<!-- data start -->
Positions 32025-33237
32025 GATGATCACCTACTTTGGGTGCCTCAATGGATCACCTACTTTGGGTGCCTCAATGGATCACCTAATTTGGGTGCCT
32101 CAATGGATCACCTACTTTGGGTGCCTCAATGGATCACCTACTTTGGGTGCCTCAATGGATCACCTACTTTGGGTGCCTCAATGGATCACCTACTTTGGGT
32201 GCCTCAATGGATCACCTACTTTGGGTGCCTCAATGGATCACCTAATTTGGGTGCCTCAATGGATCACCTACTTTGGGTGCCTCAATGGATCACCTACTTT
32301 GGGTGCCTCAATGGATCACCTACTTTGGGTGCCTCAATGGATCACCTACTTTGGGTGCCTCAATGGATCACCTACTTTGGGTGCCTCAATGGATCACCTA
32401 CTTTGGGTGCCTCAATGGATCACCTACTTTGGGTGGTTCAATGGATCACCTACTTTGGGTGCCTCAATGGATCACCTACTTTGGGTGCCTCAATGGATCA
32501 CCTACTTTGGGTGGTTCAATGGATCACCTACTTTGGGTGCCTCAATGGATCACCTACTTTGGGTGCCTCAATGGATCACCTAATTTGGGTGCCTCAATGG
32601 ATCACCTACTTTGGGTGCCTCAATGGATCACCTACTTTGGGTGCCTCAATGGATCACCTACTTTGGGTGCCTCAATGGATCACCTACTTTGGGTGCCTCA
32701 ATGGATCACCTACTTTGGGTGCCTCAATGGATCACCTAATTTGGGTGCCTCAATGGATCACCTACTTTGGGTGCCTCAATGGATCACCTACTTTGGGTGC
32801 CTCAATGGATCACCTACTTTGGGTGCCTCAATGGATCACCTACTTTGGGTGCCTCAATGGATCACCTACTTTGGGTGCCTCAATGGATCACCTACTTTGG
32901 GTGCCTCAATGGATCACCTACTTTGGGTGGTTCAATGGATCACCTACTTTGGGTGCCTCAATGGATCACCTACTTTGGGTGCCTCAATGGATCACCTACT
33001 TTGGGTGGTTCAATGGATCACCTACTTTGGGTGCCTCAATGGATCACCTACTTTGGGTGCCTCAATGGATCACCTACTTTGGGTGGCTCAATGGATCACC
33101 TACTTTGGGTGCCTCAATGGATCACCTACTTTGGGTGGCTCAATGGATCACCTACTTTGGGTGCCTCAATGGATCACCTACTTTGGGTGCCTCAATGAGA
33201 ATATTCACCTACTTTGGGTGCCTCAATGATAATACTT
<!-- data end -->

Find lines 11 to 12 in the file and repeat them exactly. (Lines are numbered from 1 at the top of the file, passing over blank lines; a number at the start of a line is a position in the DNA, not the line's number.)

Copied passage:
32901 GTGCCTCAATGGATCACCTACTTTGGGTGGTTCAATGGATCACCTACTTTGGGTGCCTCAATGGATCACCTACTTTGGGTGCCTCAATGGATCACCTACT
33001 TTGGGTGGTTCAATGGATCACCTACTTTGGGTGCCTCAATGGATCACCTACTTTGGGTGCCTCAATGGATCACCTACTTTGGGTGGCTCAATGGATCACC